Sunday, July 15, 2007

A Prayer And A Thank You

Every day we don't get a call from the kids telling us that something awful has happened to the grandchildren. They don't call every day to tell us that the grandkids slept safe in their beds, we know that they did from the lack of a phone call.

We owe a lot of people thanks for that, from the cops to the people keeping the power grid up and the water flowing. And those wearing Uncle's suit, the Soldiers, Sailors, Marines and Airmen, serving all over.

I worry about these young Americans but I am glad that they are killing this enemy overseas, an enemy that has proven a desire to kill us here. I'm sorry that innocent Iraqis are being hurt in this fight but I can be cold blooded enough to think "better them than mine". I keep reading these Great Humanitarians blathering about how we shouldn't be killing these Muslim murderers, that it's wrong. I am not a Great Humanitarian, I'll trade every one of them to save a scraped knee on any of my grandkids.

I, of course, would prefer no war. The best use of the United States Armed Forces is when they are all just standing around looking so durned mean that nobody in the world wants to mess with us. This is, of course, against the rules, instead we have a government that starts wars and then pulls the rug out from under our young men and women.

I don't want to talk about that, tonight, though. Anyone who has ever seen or read me knows how I feel about those who wear the uniforms of our country. I was once allowed to stand with them and I sometimes measured up. There is another group of Americans, just as important, though, perhaps even more important that I shall speak of. Families, the wives, and now husbands, the children and the parents of those who wear Uncle's suit. In many ways THOSE are the toughest jobs in the Services. When I was overseas my job was sometimes dangerous, not real often, though. Mostly it was tiring and boring. The military invented hurry up and wait, after all. Thing is, my family never knew whether I was filling sandbags or trying to do something stupid. I knew when it was time to be frightened, I'm pretty good at being frightened. Most of the time I was busy being a young American. Even in the combat zone we had time to play.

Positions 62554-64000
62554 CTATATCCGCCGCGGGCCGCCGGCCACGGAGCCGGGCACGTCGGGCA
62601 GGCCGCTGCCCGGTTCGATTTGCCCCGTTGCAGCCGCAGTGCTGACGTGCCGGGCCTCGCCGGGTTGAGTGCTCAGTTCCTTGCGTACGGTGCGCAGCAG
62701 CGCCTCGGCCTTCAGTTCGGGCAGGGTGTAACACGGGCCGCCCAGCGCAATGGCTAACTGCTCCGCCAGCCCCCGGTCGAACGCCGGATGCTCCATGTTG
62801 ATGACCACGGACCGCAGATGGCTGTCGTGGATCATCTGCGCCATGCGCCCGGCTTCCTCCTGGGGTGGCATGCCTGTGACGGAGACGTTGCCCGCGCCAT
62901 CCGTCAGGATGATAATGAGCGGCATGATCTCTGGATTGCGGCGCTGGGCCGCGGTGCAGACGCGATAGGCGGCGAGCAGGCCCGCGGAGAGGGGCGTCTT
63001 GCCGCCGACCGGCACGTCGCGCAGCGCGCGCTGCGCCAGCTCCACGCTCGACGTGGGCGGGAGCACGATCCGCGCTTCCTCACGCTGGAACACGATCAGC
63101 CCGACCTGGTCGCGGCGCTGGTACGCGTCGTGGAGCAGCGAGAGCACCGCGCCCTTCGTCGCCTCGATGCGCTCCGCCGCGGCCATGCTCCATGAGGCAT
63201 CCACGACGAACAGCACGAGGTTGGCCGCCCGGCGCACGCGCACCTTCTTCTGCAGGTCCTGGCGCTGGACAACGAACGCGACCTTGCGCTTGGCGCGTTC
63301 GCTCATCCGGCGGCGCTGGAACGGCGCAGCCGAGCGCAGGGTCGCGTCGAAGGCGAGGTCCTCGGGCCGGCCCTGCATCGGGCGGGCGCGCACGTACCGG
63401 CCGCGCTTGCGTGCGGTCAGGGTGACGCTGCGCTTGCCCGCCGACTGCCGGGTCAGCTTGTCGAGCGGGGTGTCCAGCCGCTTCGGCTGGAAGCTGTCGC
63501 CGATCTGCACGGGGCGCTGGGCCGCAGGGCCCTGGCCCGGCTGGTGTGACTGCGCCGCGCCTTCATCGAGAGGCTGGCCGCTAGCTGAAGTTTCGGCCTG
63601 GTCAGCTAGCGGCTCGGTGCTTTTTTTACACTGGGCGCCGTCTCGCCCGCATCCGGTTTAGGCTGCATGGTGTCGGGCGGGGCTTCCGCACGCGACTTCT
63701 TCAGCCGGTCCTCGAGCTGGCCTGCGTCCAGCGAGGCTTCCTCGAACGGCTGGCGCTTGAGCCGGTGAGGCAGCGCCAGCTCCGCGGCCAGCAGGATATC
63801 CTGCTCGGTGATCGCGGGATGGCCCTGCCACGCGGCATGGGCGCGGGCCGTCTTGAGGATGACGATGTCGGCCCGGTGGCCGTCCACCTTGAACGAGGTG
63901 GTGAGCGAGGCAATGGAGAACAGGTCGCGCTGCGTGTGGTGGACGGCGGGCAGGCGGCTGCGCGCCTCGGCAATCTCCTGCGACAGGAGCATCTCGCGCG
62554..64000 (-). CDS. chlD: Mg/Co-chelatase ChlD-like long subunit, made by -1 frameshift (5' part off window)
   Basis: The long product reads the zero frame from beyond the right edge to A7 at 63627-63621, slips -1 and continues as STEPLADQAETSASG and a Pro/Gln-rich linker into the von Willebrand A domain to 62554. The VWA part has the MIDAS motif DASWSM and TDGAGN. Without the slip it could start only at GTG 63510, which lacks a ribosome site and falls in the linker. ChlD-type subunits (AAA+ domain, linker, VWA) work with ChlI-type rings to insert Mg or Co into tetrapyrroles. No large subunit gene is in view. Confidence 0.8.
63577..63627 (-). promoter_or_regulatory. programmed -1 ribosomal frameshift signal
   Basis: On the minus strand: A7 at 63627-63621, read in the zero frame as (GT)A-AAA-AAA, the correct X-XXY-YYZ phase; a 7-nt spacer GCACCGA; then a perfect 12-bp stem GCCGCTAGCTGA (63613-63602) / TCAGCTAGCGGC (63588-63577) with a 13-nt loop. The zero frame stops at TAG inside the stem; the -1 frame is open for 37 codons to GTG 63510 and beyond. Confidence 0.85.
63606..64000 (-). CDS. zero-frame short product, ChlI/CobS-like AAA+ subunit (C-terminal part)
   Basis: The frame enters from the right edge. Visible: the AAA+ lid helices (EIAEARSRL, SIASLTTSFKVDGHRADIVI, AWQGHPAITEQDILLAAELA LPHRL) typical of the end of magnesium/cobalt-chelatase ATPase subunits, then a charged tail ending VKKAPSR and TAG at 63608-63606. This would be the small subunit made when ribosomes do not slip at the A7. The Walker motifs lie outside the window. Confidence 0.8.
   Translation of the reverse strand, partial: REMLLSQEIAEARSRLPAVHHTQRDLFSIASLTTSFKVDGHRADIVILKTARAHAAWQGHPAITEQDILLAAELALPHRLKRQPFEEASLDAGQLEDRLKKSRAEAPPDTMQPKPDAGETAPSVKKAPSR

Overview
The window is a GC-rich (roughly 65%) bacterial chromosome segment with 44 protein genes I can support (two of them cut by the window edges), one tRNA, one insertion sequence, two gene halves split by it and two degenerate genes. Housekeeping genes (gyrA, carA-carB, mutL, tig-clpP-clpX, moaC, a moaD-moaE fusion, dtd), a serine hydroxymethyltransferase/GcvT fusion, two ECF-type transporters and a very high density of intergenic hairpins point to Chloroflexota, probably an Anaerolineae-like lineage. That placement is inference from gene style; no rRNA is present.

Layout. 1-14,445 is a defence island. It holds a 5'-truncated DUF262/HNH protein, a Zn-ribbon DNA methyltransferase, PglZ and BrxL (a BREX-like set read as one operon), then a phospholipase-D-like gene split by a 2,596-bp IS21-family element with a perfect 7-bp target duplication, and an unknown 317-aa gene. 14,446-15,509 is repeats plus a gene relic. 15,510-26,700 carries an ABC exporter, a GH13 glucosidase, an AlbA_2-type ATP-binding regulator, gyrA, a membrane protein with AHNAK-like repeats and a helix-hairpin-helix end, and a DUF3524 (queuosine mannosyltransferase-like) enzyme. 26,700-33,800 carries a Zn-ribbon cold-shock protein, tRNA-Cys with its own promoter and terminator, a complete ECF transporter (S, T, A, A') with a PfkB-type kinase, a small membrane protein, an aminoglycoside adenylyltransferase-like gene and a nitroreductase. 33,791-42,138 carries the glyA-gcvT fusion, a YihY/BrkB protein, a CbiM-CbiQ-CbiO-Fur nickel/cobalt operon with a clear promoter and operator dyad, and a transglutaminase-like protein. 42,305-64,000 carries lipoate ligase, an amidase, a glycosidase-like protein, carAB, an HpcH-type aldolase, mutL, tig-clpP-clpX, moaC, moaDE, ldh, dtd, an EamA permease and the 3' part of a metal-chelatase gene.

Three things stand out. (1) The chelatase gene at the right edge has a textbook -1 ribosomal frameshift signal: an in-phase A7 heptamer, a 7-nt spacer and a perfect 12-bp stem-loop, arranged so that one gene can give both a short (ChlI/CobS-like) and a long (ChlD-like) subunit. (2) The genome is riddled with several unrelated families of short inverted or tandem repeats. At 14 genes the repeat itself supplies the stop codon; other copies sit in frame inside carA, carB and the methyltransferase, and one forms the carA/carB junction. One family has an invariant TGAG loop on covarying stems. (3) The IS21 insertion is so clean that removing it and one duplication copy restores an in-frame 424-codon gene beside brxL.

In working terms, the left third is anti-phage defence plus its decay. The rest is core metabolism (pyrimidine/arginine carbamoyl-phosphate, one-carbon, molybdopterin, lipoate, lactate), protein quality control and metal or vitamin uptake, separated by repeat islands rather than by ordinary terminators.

The wife or mother of a Serviceman never gets to know that today my husband is busy filling sandbags (or supervising that operation for Officers and Sergeants) so is able to relax. There will be a hundred hours of sandbag filling for every minute of fighting, even for an infantryman. For the Rotorheads there will be a hundred "ash and trash" flights for every hot LZ.

We can tell the Service family members this from now until we get hungry, they all know this, intellectually. It doesn't matter. Daddy or Son, and now Mom and Daughter are over there, in danger sometimes and those family members won't know when.

I'm not all that sure that todays improved communications helps or hurts. Didn't get an E-mail or call? Busy? Jammed commo? Or that communications blackout because of an injury or death? Would waiting weeks for a letter be easier?

My blogroll, small as it is, has families of those in harms way, protecting my grandchildren. KD of Life Of The Wife's hubble, Army Wife, Toddler Mom's DH is in school getting ready to go again, Teresa of Technicalities son just left for Iraq to fly around in a fifty year old state of the art airframe, all of those, many thousand more, families get to wait, and worry. And pick up the slack of that family member being thousands of miles away.

I dunno, all I can do is keep praying and hope, with all my heart, that these families know that at least some Americans care. Oh, and thanks.

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